Monday, November 12, 2018

An Executive Decision

The wagon trail was far behind me when I saw ahead, a fort. A fort? Here on the prairie? 

I figured the captain would know all the forts along the trail, but I hadn't heard about this one.

Well, I was the Scout, wasn’t I? It was up to me to investigate. It would give me a feel about the people living here. Was it a military post, or a protectorate for the settlers? Perhaps it was a trading post, but not likely a fur trading post, out here on the prairie. Perhaps a supply post. Or it could be for American and Indian negotiations.

Soldiers and families rushed out to see who was riding into their midst, and I was welcomed. However, a shock-wave descended over the group when they saw that I was female. I heard murmurings from the people who had gathered.  “A female scout?” A woman riding astride? “Who does she think she is?

On man made a lewd remark that made me feel slimed.

One friendly young soldier took my horse into the stable saying he would feed and water it.

I was new to the group, and an oddity, and soon some of the people warmed to me, especially the girls. But within the group, I heard rumors and innuendoes and downright prejudices about people that were not to their liking. I was an American settler, that was okay, however, they were hostile to the red man, thinking he ought to be removed from “Their” land.

I thought of my little four-year-old Apache brother my momma adopted when his parents were killed.  I pray he never hears this.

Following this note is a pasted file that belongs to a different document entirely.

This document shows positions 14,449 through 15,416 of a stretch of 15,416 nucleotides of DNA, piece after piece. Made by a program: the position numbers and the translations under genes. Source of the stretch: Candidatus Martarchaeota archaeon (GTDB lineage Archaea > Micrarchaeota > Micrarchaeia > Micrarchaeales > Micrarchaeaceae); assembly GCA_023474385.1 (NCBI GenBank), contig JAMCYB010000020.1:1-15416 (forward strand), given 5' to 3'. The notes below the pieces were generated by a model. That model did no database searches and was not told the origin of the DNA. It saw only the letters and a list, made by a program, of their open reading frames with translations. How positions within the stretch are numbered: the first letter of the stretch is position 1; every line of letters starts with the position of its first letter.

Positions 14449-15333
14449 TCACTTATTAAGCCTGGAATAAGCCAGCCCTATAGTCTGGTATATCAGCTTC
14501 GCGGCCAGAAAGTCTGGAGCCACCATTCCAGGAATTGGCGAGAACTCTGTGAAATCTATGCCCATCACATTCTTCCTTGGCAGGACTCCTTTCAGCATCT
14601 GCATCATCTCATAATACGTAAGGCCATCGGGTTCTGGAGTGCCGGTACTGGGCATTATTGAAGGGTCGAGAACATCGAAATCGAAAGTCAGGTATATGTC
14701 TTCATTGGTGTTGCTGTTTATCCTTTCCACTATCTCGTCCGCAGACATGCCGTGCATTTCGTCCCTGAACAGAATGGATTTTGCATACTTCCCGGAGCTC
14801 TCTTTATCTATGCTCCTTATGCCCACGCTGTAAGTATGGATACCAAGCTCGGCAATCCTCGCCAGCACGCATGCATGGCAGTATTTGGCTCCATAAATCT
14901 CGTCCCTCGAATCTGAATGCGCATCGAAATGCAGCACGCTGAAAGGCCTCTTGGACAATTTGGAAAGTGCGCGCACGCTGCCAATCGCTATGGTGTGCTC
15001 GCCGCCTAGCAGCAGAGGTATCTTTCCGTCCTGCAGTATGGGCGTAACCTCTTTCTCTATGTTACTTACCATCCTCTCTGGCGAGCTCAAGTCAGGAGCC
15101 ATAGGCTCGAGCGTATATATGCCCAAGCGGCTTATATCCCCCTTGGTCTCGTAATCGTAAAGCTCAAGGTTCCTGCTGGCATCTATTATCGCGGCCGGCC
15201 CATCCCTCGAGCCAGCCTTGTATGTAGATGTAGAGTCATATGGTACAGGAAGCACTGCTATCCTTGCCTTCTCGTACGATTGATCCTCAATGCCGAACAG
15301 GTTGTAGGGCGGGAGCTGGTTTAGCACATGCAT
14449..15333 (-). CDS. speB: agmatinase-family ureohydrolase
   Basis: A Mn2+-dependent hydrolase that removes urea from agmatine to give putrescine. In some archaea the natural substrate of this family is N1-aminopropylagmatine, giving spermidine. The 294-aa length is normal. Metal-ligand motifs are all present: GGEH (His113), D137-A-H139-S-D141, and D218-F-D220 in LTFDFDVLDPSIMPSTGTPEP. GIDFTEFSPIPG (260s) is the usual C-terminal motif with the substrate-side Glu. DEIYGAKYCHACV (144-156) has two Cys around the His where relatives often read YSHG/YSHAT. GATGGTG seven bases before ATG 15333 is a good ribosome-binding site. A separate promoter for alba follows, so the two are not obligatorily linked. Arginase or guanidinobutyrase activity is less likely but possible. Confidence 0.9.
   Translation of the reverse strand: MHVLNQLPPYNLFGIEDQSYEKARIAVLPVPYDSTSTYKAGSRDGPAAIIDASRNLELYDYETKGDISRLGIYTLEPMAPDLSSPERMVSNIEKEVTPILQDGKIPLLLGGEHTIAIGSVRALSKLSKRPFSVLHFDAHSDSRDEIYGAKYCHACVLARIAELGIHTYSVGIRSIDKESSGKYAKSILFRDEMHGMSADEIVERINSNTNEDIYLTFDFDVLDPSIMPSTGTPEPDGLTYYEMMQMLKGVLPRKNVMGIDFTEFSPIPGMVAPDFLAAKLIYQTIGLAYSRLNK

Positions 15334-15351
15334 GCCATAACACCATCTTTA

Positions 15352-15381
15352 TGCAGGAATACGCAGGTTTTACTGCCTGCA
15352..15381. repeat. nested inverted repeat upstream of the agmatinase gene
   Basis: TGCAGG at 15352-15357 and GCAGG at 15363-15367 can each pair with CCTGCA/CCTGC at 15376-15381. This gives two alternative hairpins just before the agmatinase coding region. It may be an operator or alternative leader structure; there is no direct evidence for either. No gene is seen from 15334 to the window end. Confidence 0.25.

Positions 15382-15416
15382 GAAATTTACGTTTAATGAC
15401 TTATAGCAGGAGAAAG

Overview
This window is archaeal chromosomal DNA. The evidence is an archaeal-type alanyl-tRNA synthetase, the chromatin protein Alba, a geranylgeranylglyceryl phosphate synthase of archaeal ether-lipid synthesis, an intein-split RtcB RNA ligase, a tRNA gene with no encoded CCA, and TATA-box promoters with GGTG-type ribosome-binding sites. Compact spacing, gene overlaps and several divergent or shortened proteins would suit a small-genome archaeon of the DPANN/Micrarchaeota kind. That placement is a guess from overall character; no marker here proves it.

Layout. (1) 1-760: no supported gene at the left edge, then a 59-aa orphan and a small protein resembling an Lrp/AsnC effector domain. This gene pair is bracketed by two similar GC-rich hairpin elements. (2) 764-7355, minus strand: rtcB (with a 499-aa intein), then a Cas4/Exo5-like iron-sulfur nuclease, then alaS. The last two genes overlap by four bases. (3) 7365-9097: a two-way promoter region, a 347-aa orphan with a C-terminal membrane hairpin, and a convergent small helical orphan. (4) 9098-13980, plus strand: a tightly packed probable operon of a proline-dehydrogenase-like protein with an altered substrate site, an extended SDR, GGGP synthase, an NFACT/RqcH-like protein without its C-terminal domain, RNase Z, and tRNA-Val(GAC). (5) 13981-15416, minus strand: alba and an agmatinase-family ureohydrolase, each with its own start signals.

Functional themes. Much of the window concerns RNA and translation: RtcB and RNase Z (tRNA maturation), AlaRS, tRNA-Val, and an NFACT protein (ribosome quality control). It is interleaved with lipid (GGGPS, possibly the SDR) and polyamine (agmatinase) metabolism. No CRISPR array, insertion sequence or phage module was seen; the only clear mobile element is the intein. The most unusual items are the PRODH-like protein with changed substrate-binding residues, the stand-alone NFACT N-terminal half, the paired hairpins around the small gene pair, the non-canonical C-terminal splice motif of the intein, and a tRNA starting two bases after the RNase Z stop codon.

The people in the fort didn’t trust the influx of people coming across the border either. They felt entitled to this land and the “foreigners” ought to stay out. 

The cattle ranchers didn’t like the sheepherders for the sheep nibbled the grass too short for the cattle to wrap their tongues around. 

Most of the ranchers didn’t like the wild horses which they believed were taking valuable fodder away for their domestic animals.

The people cut the trees and trapped the wild things for food and profit without thanking the Great Spirit for providing sustenance for them. Someone even suggested that the United States ought to build a WALL between our country and the one next to it. 

I couldn’t believe it. I wanted out of there. 

During a moment of calm, I slipped away, ran to the stable, mounted my horse and beat-hoof out of there, hoping nobody followed me. 

I was once again in the open air galloping across a prairie so vast that I believed it would provide for all the peoples who braved coming here. 

But I wondered, should I tell those courageous souls in the wagons, those hopeful souls that believe a new life lies ahead, about the fort?
Those wagoners will endure days in the blistering sun. They will ford rivers, and fix broken wagons, and search for good grass and water for their oxen and horses because without food, those animals, they so depend upon, will not survive.